Helping Women Conquer 'Confidence Killers'

A nearly all-woman classroom helped those enrolled become more resilient and more willing to fail.
Helping Women Conquer 'Confidence Killers'
IN SPRING 2015, the University of Cincinnati’s Lindner College of Business in Ohio offered two sections of a course in professional selling, with a singular twist. For one section, the school heavily recruited women; for the other, the school allowed students to enroll normally. The first section ended up with 25 women, who made up nearly the entire class; the second included a traditional mix of men and women, with men making up the majority.

This experimental approach was the focus of a research project, funded by the P&G Higher Education Grant Program. Its goal was to determine whether women could be encouraged to be more confident when facing failure. Professor of marketing Jane Sojka taught both sections and conducted the research with professor of marketing Karen Machleit and postdoctoral fellow Corinne Novell.

Past research has shown that women exhibit less confidence than men in the workplace, explains Sojka. “Women typically won’t negotiate a salary on their first job,” she notes. “They’re less likely to run for office unless they’re coaxed into it.”

Research shows that while men rebound and move on from failure more easily, Sojka says, women often fixate on their failures—so much so that they avoid risking failure altogether. She cites two factors as “confidence killers” for women: perfectionism and a fear of failure. However, Sojka and her co-researchers found that the women who attended the Lindner College’s nearly all-female professional selling course exhibited more confidence and experienced less fear of failure than their counterparts in the other mixed-gender course, likely because they simply felt more comfortable.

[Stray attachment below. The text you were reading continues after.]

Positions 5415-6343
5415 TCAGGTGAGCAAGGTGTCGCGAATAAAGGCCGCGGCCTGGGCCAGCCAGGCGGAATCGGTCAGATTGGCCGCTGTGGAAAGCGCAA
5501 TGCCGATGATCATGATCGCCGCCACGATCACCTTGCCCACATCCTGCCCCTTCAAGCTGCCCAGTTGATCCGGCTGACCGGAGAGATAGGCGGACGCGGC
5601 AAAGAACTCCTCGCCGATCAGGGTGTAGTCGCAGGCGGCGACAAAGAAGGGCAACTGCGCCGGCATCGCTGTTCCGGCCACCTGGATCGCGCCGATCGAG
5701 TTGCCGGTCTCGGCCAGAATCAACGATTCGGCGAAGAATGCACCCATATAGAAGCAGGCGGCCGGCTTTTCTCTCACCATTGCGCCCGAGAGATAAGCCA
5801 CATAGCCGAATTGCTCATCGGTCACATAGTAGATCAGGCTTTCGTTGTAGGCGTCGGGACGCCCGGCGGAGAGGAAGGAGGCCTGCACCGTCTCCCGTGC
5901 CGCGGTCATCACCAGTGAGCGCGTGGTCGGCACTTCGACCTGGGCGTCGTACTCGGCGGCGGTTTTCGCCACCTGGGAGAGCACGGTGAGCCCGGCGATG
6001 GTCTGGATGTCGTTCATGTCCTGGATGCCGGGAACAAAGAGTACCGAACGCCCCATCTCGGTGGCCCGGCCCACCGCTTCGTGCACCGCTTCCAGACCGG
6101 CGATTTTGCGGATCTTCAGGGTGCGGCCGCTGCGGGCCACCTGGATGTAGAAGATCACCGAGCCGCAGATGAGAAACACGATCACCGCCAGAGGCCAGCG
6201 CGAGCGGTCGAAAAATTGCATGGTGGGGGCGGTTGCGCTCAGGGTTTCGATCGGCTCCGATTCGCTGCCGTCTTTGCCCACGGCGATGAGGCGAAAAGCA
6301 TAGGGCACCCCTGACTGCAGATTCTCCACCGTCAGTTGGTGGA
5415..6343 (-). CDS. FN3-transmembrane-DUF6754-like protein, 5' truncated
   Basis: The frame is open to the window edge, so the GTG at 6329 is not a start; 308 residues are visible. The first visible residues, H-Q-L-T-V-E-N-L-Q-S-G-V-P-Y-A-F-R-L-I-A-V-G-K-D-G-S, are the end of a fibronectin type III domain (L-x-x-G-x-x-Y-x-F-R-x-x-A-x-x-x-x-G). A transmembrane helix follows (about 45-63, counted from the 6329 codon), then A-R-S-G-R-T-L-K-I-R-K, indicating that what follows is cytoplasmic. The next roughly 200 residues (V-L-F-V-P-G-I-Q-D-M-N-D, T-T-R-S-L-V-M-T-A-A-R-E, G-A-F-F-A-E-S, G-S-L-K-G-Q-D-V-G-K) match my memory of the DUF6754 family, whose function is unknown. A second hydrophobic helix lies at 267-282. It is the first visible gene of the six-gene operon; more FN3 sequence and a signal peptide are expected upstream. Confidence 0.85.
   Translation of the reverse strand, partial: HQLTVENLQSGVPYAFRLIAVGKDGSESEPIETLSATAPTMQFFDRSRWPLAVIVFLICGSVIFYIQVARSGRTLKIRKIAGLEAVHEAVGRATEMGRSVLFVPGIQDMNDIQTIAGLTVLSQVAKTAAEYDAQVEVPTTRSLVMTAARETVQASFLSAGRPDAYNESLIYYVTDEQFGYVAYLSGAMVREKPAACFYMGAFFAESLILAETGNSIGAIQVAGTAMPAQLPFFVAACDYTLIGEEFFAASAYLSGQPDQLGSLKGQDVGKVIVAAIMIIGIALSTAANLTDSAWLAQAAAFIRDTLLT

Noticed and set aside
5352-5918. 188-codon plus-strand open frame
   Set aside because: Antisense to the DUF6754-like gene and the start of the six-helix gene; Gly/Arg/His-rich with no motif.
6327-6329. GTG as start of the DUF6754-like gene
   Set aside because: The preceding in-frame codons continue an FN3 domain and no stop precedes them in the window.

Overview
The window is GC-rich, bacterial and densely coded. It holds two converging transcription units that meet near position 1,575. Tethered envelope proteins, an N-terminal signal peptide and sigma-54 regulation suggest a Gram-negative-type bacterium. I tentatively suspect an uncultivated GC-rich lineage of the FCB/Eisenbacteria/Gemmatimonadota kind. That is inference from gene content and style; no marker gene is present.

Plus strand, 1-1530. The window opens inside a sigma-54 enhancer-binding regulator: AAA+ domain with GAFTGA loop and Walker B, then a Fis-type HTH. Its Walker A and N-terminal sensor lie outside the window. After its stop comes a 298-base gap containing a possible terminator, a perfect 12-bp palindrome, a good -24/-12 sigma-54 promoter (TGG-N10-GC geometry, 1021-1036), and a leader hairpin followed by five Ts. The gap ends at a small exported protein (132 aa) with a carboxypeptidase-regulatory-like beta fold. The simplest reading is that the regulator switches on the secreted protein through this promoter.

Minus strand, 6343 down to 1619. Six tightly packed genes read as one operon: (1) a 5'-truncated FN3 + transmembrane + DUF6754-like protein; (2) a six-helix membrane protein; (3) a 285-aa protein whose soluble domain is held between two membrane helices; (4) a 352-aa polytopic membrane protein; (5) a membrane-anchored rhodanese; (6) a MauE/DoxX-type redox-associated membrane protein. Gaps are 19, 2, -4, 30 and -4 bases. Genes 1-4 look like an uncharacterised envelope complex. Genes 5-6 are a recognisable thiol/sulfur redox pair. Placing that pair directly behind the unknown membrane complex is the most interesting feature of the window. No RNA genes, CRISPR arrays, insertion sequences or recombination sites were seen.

The researchers also included additional content on overcoming failure in both sections, so that all students—men and women—could develop their resilience. That content included discussion of strategies for dealing with failure—such as avoiding ruminating on failure, reducing negative self-talk, and sharing their experiences with friends. In addition, students completed a journaling assignment in which they wrote about specific failures they had experienced and strategies they used for handling them.

Student Katie Fisher took the course two years ago as part of a mixed-gender group of students. Last spring, she worked as Sojka’s teaching assistant in the experimental section, and she noticed a difference in the confidence and comfort levels of the women who were members of that class.

“If they ran into any kind of roadblock, they’d have to use resilience-themed messages to move past it,” says Fisher. “I feel that men often think they’re more deserving and that helps them succeed, so moving past these roadblocks for women is really important. I think that goes beyond sales and beyond the classroom. It’s something that’s valuable for women throughout their careers.”

Because of last year’s successful results, this spring the school expanded the project to include two sections, now titled Women in Sales, and one mixed-gender section called Professional Selling. One of the sections for Women in Sales includes 29 women; the other, 23 women and “three brave men,” says Sojka. “The Women in Sales class is so popular that we had to turn students away due to space limitations.” As a result, the school will offer three to four sections of Women in Sales next spring, and will begin offering it in the fall as well starting in 2017.

Sojka, Machleit, and Novell hope to present their research based on the Women in Sales courses at an upcoming conference for the Global Sales Science Institute, and they also plan to share their findings with other schools in a future publication. By helping women overcome fear of failure, business schools set them up for success in all aspects of their future careers, says Sojka. “This is not a case of women versus men. When women win, everyone wins.”